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Micropatterns
Learning to reach for the right tool
Hi! I’m Cameron
(@cameronp)
Time for a story…
October, 2014
BASIC C
Pascal
C++
PythonJava
Ruby
C#
But it didn’t work this
time…
Time passes…
Exercises
• https://projecteuler.net/
• http://adventofcode.com/
• http://exercism.io/
Many Small Projects > One Big Project
And this time it stuck
I was suddenly faster and more
comfortable in Elixir than in any
language I know
What happened?
OTP?
Nope
“Micropatterns”
def categories(num)
categories = []
while categories.length < num do
category = fetch('commerce.department')
categories <<...
Mutation vs Transformation
Mutation vs Transformation
Micropattern #1: Pipelines
“Real World” Example
318,Bulah,Dicki,282,37234
306,Dante,Ankunding,285,23140
317,Monserrat,Mraz,286,35000
303,Cesar,Mann,284,54647
312,Arjun,Zu...
defmodule Phb.Employee do
defstruct [ id: 0,
first_name: "",
last_name: "" ,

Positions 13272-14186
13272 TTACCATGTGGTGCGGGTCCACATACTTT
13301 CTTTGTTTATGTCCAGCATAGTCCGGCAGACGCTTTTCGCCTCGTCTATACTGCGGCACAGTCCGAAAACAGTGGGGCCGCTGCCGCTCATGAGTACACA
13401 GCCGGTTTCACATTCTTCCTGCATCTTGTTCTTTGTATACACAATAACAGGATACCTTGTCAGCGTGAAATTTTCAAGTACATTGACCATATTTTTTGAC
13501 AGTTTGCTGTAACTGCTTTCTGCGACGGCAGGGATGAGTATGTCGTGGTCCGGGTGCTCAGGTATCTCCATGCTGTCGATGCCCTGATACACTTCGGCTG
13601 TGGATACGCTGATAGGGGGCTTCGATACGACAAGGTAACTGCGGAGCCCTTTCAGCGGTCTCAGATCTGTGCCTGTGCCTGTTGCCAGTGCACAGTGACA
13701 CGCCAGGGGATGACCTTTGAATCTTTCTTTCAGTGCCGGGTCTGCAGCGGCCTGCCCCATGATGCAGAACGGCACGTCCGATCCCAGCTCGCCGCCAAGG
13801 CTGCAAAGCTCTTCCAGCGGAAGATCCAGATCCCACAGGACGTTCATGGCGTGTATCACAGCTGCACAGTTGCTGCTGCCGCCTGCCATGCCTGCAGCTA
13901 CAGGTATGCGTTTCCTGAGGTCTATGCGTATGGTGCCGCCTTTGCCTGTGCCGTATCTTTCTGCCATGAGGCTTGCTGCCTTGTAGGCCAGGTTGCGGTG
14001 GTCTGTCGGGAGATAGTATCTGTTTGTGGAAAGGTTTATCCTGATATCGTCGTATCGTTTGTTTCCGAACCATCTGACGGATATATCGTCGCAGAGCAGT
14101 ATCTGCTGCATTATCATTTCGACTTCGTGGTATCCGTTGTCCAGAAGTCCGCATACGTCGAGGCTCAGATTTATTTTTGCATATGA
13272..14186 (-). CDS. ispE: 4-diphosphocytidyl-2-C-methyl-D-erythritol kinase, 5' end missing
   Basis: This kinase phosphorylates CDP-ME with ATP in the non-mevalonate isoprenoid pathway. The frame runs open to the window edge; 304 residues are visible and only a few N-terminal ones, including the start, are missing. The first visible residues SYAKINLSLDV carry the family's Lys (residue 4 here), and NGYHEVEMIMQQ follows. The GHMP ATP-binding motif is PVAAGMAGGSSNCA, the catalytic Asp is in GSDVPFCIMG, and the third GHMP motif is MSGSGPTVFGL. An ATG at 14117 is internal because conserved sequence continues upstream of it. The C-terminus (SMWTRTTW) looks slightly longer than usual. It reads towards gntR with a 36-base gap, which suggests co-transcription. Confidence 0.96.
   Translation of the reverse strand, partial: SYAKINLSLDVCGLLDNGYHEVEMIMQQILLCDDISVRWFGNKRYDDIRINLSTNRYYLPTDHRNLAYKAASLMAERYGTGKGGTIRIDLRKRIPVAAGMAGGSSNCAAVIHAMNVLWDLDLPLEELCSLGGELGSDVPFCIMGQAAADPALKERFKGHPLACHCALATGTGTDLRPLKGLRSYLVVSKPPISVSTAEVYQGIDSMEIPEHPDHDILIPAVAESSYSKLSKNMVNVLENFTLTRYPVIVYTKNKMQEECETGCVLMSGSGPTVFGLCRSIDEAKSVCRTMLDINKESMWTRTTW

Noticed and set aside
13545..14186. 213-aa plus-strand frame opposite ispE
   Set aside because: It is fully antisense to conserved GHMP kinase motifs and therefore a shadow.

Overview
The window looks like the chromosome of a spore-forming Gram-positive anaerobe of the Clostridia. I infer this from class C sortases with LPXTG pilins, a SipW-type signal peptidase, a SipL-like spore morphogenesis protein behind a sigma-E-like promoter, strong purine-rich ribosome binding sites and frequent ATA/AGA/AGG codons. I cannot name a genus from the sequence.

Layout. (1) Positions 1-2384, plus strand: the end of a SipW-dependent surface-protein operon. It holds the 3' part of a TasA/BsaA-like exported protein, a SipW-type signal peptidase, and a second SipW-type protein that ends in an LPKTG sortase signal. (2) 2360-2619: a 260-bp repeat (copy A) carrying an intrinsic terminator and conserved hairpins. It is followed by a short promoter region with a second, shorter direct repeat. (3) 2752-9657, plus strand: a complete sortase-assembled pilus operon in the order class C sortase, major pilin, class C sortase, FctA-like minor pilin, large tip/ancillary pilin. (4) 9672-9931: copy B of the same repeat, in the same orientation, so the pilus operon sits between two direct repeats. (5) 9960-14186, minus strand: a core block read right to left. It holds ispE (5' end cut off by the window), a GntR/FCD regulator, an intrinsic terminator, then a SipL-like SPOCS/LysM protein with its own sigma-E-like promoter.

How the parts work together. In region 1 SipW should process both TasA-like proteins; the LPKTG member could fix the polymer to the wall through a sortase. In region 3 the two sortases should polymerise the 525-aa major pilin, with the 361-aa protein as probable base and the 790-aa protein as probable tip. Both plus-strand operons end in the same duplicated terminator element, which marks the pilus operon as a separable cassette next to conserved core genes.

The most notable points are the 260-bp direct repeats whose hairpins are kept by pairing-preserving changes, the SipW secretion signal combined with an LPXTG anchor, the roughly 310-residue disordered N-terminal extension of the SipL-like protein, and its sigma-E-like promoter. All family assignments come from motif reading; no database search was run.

salary: 0,
manager: nil
]
end
def load(filename  @default_file) do
filename
|> read
|> parse
|> validate
end
def read(file) do
file
|> File.read!
|> String.split("n", trim: true)
|> Enum.map(&String.split(&1, ","))
end
Enum.map(&String.split(&1, ","))
Micropattern #2: “Strategy”
through higher order functions
Enum.map(&String.split(&1, ","))
Enum.map takes a 1-arity
function
But String.spit/2 is 2-
arity…
What to do?
iex(2)> &String.split(&1, ",")
iex(2)> &String.split(&1, ",")
#Function<6.50752066/1 in :erl_eval.expr/5>
iex(2)> &String.split(&1, ",")
#Function<6.50752066/1 in :erl_eval.expr/5>
iex(3)> splitByCommas = &String.split(&1, ",")
...
iex(2)> &String.split(&1, ",")
#Function<6.50752066/1 in :erl_eval.expr/5>
iex(3)> splitByCommas = &String.split(&1, ",")
...
def read(file) do
file
|> File.read!
|> String.split("n", trim: true)
|> Enum.map(&String.split(&1, ","))
end